Claims in the Mary Burke-Scott Walker race about taxes and state budget

Gov. Scott Walker says Wisconsinites are paying lower taxes. His challenger, Mary Burke, says Walker's tax moves favor the rich. (Bloomberg photo)
Gov. Scott Walker says Wisconsinites are paying lower taxes. His challenger, Mary Burke, says Walker's tax moves favor the rich. (Bloomberg photo)

How much Wisconsinites have, and will, pay in taxes has been fertile ground for statements made by Mary Burke and Gov. Scott Walker during the 2014 gubernatorial campaign.

Here's a look at how we've rated claims by each candidate.

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Wisconsin is "not a high tax and fee state." When you look at "all the money state and local governments bring in" from residents, "we're more in the middle."

-- Mary Burke, Jan. 19, 2014 speech

Half True: Burke’s careful wording signals she meant the combination of taxes and fees raised by the state and local governments in Wisconsin, not taxes alone. By one widely used measure, Wisconsin was very close to middle of the pack -- just a shade over the national average with a ranking as low as 19th -- when we rated this claim. By another, we remained significantly above the national average, with a ranking around 15th.

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"Thanks to our reforms, the average family will have an extra $322 to spend."

-- Scott Walker, in a Sept. 18, 2014 TV ad

Mostly True: Using some solid sources, the governor accurately pegs the combined estimated savings for a median-income family from his income- and property-tax cuts. The claim needed clarification, though, because not every average family is in circumstances to receive a cut of that size, particularly if they are not property owners.

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Says Scott Walker cut "taxes for the wealthiest" and raised taxes "on 140,000 Wisconsin families."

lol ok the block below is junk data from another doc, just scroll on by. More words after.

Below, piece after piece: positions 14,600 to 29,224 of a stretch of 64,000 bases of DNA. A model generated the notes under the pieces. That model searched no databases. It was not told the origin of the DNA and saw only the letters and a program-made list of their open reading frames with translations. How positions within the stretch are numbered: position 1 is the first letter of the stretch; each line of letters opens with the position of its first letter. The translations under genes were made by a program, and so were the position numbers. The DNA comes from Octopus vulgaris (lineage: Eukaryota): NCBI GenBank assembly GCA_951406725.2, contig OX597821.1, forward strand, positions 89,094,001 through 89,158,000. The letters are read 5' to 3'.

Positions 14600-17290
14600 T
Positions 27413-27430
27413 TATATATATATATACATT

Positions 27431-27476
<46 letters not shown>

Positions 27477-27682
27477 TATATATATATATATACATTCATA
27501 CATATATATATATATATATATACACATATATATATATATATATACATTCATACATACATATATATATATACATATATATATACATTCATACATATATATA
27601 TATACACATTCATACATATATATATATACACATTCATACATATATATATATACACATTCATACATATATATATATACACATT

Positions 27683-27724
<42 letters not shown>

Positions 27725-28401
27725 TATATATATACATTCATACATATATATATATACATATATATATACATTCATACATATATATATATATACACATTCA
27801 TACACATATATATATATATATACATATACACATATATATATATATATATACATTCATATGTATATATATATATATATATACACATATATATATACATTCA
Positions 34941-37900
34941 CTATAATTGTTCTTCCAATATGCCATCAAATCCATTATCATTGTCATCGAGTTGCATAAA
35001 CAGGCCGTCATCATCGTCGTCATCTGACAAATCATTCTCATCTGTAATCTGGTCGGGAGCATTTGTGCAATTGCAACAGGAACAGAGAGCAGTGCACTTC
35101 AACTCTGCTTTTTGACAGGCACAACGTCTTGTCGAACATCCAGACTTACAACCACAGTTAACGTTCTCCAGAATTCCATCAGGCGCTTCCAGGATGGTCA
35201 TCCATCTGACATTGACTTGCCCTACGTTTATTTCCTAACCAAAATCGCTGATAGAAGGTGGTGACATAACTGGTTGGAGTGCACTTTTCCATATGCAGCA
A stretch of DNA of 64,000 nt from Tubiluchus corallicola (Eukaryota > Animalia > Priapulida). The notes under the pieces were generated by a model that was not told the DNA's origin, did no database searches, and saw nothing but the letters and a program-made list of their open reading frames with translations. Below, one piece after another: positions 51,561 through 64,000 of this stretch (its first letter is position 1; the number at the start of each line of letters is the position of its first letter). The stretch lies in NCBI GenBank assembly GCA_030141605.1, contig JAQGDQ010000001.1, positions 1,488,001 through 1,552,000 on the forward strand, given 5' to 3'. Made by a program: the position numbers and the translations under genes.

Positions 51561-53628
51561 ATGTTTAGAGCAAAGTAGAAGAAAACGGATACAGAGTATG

-- Burke, Sept. 11, 2014 TV ad

Half True: Walker cut taxes for wealthier residents and raised taxes for people on the lower end of the scale. But he also made tax cuts that applied across the board.

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"Once our Blueprint for Prosperity is signed into law, we will have delivered $2 billion" in tax relief.

-- Walker, March 4, 2014 interview

True: Some of that was best guesswork, but estimates from multiple sources -- including the nonpartisan office used by the Legislature -- confirmed the figure was right around that number.

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"The next state budget will begin with a surplus of over half a billion dollars -- $535 million to be exact."

-- Walker, Oct. 17, 2014, in a debate

False: That rosy number flew in the face of the official estimate that uses a long-established method used by members of both parties, and the governor’s budget office. By that method, there is a projected $1.76 billion deficit heading into the 2015-’17 budget.

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The projected $1.8 billion state budget shortfall for 2015-’17 "actually comes from an assumption based on zero growth. That just doesn’t happen."

-- Walker, Oct. 17, 2014, in a debate

Mostly False: The calculation is based on zero growth in revenue coming to the state, so there’s an element of truth in Walker’s claim. But his main point was to make the zero-growth assumption seem unrealistic, and on that he misfired. Recent history, including one year under Walker, shows that negative or flat growth is not uncommon.

Also in this series: Educationjobs, wages and income , business growth, higher education and miscellaneous items.